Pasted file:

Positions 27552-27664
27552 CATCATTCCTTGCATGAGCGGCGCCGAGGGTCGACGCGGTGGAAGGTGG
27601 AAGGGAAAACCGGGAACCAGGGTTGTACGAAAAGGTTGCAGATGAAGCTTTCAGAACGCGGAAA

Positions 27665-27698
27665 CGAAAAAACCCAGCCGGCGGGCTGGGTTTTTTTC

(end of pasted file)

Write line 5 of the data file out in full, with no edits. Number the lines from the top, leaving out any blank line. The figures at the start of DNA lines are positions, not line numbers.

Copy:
27665 CGAAAAAACCCAGCCGGCGGGCTGGGTTTTTTTC